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Retail sales and industrial production grew by 17.1 per cent and 9.8 per cent respectively in April from a year earlier. Photo: Bloomberg

China economy suffering new problems as retail sales, industrial output slowed in April

  • Retail sales and industrial production grew by 17.1 per cent and 9.8 per cent respectively in April from a year earlier
  • Fixed asset investment grew by 19.9 per cent in the January-April period, while the surveyed jobless rate stood 5.1 per cent in April from 5.3 per cent in March

China’s industrial output grew 9.8 per cent in April from a year ago, slower than the 14.1 per cent surge in March, official data showed on Monday.

That matched a 9.8 per cent year on year rise in a consensus forecast by analysts from a Reuters poll.

Retail sales rose 17.7 per cent year on year in April, much weaker than a 24.9 per cent uptick expected by analysts and down from the 34.2 per cent jump seen in March.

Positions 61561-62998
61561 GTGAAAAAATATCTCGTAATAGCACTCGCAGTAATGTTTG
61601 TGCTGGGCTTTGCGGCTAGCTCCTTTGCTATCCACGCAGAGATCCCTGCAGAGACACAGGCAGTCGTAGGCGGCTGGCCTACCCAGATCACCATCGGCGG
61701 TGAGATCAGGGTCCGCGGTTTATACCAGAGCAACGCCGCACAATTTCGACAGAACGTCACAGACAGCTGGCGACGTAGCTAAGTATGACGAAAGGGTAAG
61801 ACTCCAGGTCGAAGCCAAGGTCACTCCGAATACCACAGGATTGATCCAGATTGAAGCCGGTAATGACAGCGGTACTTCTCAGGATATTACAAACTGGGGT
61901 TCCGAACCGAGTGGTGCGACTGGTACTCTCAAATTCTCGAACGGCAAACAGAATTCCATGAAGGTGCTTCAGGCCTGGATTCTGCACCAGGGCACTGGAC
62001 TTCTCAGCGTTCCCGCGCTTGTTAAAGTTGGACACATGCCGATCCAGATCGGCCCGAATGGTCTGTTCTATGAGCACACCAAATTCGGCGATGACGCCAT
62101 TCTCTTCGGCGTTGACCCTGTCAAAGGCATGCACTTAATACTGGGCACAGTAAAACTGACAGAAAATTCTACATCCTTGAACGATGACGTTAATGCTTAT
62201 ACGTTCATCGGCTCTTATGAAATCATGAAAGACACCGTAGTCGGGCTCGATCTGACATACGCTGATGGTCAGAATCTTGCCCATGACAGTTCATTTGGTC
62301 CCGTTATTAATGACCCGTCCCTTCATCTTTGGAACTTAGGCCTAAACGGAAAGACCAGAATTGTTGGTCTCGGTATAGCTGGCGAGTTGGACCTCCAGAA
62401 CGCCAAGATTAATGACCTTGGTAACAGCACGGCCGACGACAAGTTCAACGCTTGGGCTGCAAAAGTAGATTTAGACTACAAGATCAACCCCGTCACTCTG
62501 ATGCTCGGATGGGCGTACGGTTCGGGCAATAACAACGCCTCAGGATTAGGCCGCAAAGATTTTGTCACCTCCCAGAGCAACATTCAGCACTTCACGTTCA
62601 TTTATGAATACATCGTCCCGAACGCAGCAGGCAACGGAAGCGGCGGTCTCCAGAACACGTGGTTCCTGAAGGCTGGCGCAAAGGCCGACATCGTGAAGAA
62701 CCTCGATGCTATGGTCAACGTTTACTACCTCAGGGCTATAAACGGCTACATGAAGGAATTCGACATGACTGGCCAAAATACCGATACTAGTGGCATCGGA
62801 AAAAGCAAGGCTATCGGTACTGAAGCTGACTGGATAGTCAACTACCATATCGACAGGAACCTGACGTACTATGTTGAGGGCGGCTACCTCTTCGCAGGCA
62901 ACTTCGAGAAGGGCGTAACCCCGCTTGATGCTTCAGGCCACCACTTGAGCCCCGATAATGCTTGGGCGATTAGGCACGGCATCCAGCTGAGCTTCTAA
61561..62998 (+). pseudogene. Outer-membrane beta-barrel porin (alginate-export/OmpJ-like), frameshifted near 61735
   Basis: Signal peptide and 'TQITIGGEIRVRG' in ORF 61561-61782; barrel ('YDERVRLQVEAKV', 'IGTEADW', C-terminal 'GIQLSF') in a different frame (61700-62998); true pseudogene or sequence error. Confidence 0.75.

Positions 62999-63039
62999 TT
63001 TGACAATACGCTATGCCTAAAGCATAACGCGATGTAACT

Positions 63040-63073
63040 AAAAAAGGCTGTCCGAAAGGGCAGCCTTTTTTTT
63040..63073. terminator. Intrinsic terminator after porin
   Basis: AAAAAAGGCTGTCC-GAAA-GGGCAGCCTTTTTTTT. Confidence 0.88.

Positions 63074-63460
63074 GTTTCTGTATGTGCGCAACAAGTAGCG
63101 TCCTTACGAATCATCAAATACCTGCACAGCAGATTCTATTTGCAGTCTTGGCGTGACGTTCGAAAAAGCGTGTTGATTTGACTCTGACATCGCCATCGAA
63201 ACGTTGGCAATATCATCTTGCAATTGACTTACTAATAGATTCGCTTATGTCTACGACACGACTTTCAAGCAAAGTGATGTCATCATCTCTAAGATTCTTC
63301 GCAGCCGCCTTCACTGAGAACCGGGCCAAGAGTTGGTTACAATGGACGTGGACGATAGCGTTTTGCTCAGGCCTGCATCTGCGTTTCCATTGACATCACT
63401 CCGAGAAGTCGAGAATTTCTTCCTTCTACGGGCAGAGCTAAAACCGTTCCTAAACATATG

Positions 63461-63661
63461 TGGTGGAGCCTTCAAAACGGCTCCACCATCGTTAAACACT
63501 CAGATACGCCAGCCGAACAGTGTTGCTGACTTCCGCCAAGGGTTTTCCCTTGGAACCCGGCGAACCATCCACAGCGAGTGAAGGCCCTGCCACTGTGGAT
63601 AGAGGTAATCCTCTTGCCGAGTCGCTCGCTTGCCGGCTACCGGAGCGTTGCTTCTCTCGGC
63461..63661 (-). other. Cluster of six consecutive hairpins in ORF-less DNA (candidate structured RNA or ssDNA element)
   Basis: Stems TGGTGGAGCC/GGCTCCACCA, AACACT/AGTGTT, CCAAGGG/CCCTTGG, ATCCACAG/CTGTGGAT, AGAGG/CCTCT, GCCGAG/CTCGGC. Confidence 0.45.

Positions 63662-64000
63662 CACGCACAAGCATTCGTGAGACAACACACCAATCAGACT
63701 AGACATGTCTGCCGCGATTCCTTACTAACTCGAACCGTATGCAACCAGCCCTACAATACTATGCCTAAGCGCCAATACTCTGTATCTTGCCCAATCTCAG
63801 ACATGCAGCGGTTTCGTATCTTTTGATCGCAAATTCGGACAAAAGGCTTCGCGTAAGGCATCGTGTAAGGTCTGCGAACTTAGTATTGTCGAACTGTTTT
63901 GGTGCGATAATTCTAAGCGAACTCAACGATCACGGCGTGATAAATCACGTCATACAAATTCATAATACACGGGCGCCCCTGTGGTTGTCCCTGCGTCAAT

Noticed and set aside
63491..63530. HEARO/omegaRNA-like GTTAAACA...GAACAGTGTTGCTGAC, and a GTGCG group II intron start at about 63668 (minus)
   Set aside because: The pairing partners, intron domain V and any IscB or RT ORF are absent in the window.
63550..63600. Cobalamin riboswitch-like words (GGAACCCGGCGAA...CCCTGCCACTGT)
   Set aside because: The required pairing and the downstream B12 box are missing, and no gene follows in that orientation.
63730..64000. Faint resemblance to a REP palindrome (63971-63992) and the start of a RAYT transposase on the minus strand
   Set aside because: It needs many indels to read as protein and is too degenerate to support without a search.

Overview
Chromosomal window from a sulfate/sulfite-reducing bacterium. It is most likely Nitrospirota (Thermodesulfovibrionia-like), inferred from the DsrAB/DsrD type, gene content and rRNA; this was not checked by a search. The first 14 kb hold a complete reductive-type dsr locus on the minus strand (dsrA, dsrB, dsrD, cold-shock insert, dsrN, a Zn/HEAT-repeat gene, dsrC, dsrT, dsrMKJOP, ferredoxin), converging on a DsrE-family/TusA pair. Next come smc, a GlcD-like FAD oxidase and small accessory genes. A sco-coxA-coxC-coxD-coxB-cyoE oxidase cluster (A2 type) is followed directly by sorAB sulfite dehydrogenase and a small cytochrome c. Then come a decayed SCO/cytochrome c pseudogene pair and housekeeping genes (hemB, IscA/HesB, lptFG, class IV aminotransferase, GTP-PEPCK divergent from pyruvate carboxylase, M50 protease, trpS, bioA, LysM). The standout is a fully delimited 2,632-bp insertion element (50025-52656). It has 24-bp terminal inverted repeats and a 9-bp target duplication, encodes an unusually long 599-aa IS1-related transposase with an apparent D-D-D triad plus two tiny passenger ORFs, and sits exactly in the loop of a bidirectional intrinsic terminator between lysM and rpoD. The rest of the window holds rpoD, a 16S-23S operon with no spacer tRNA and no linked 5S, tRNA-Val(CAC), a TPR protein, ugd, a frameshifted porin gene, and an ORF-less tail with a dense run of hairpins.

Fixed asset investment increased 19.9 per cent in the first four months from the same period a year earlier, versus a forecast 19.0 per cent rise, slowing from January-March’s 25.6 per cent increase.

The surveyed jobless rate stood 5.1 per cent in April from 5.3 per cent in March.

“Year-on-year growth on all indicators dropped back last month. This partly reflects a less flattering base for comparison. But current momentum in output and consumption was also a bit softer. We think month-on-month growth will remain modest throughout the rest of this year as activity drops back to its pre-virus trend following the withdrawal in policy support,” said Julian Evans-Pritchard, senior China economist at Capital Economics.

“The April figures were generally weaker than expected. The headline growth rates don’t tell us much about the economy’s current momentum, however, since they remain distorted by base effects from last year’s Covid-19 downturn. Instead, it makes sense to focus on seasonally adjusted month-on-month changes. On this basis, momentum in industry continued to soften, with growth in output edging down from 0.6 per cent to 0.5 per cent, the slowest pace since the pandemic hit last year. Survey data suggest this was partly due to supply constraints.